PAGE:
Saturday, August 6, 2016

“Lessons from a campaign that outperformed expectations but still came up short”—Christopher Hass





“…It’s true that few serious challengers have ever had so many powerful elements within their own party aligned against them. When WikiLeaks unleashed a trove of nearly 20,000 internal emails between Democratic National Committee staffers mocking Sanders and, at times, outright conspiring against him, it seemed to confirm the worst of his supporters’ suspicions that the game was rigged from the start.

“But Sanders’ campaign against Hillary Clinton was less a civil war within the party than an attempted hostile takeover. To argue that an anti-establishment candidate lost because the establishment was against him is to close off the possibility of ever successfully challenging that establishment—and that would be a deep disservice to Sanders, his supporters and all they accomplished. Instead, it seems worth asking why exactly he came up short, and what it might take, next time, for someone to challenge the establishment and win…

“Sanders came up short by more than 3 million votes—though not enough to prevent many supporters from claiming that it was a combination of election irregularities and voter suppression that cost him the election. But closed primaries are not the same as voter suppression. It’s true that our systems for voting—especially in primaries, which are built on the assumption that not many people participate—are habitually underfunded, understaffed and badly flawed, but there’s no compelling evidence that they’re rigged.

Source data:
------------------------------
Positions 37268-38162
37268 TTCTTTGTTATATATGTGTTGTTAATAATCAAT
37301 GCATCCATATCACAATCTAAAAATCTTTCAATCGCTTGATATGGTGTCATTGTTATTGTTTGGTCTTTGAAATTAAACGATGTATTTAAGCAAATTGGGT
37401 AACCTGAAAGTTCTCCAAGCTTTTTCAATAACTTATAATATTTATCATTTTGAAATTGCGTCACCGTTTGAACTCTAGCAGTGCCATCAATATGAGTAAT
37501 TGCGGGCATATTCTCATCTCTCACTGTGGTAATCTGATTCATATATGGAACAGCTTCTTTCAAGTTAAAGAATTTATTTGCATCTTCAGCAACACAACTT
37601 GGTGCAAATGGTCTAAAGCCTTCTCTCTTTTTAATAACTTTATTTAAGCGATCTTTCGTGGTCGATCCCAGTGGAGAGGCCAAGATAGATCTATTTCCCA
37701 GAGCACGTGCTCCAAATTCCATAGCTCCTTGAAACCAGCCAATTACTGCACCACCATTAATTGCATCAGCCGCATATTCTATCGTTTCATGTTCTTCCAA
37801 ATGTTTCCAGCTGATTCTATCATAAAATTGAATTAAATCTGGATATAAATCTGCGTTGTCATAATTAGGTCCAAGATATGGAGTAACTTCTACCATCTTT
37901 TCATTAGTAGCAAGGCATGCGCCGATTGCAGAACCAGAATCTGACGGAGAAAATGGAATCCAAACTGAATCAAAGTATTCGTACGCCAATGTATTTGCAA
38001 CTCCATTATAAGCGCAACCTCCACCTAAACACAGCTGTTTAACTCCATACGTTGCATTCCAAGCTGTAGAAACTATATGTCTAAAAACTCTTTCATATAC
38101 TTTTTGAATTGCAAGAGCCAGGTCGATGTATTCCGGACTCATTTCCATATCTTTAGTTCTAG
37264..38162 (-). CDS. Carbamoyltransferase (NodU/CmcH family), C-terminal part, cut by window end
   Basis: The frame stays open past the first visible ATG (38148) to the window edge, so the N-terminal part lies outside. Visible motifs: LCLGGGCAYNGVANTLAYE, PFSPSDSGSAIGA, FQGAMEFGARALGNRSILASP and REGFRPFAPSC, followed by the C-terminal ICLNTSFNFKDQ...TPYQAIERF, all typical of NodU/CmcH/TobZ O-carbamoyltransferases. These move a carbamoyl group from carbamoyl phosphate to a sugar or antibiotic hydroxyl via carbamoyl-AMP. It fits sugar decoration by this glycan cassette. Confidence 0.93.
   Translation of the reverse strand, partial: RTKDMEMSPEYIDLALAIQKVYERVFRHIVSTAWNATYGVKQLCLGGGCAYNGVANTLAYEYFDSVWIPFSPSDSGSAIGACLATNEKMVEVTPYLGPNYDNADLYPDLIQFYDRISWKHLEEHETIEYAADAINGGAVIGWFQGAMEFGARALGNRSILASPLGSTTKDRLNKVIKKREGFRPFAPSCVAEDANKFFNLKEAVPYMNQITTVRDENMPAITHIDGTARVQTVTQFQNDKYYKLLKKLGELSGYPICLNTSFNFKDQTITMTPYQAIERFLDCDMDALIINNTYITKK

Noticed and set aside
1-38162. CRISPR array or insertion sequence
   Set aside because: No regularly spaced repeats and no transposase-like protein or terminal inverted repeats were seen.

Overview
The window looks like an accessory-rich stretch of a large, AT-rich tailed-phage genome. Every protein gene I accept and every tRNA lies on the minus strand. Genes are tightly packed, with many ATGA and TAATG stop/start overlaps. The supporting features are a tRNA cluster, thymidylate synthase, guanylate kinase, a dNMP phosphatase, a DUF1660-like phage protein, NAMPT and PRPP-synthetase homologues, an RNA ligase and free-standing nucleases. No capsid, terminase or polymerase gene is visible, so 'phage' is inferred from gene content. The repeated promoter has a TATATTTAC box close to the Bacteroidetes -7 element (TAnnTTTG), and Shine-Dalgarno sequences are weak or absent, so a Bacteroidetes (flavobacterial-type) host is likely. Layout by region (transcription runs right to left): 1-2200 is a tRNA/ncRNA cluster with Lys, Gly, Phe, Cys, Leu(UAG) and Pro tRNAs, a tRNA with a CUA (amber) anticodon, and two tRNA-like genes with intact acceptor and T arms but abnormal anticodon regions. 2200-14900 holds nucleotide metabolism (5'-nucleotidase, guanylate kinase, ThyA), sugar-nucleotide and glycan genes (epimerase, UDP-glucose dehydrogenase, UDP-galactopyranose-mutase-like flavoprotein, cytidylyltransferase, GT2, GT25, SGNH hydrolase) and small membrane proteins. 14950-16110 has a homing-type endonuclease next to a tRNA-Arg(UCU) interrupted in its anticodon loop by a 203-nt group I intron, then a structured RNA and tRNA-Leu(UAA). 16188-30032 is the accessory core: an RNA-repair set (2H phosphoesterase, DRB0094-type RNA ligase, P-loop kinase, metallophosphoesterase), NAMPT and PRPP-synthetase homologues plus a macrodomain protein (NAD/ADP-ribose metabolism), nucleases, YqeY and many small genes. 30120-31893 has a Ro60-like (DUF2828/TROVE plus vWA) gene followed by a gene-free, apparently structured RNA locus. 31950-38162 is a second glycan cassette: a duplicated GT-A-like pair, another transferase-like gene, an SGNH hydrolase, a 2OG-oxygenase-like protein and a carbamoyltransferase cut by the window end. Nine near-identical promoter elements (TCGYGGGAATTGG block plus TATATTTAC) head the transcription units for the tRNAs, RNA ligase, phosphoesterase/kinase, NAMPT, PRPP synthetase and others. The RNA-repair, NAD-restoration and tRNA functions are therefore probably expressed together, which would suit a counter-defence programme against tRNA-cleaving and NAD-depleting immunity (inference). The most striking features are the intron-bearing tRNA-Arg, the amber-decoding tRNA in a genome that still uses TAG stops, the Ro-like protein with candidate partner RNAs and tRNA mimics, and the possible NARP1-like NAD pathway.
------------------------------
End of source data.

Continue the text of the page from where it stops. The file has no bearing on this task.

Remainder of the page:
“Whether or not the mainstream media is rigged, on the other hand, is an altogether different question. In December, Media Matters reported that ABC’s World News Tonight had devoted less than one minute to Sanders’ campaign in all of 2015, and they weren’t alone in snubbing him. This despite the fact that Sanders regularly drew more support than the object of the media’s early obsession, Donald Trump. 

“Major news outlets also spotted Clinton a 359-delegate lead before the first vote was even cast, by including super delegates in their official results. That helped create a false impression that endorsements from these party insiders are part of the delegate count that determines who ‘wins’ each state (they aren’t), and a false narrative that the race was never close.

“But it’s precisely because of Sanders’ success, against all odds, that the next challenger will face a much different set of assumptions going in. What Sanders did was pull back the curtain on a complacent Democratic establishment, revealing just how hungry people are—especially young people—for a more progressive and populist economic policy. 

“Sanders’ supporters and volunteer networks are now part of every state, and their influence will be felt within state parties and progressive organizations for a long time to come. If they’re successful, in the future an establishment (including unions and issue-advocacy groups) that is less complacent, less compromising and more receptive to the wants of its members—a more small ‘d’ democratic establishment—may not be so quick to close ranks around a presumptive nominee.

“In that environment, a campaign that starts early, with a clear commitment to winning and focus on building a broad and inclusive coalition, could play out a lot differently. Sanders was right about the economic moment that we live in, but he somehow missed the larger social movements and forces—including the struggle for racial justice that is being waged in the streets every day…

“Bernie Sanders had a clear message, and he mounted an inspiring campaign that he used to communicate it. The political debate has forever been altered as a result. But winning campaigns are about more than just making a point. Naomi Klein, writing in The Nation, put it this way: ‘We didn’t win, but we could have. We came that close. That’s thrilling. It’s also terrifying. Because if we can win, it means that we must win. That’s a heavy responsibility.’”

For the complete article, click here. 



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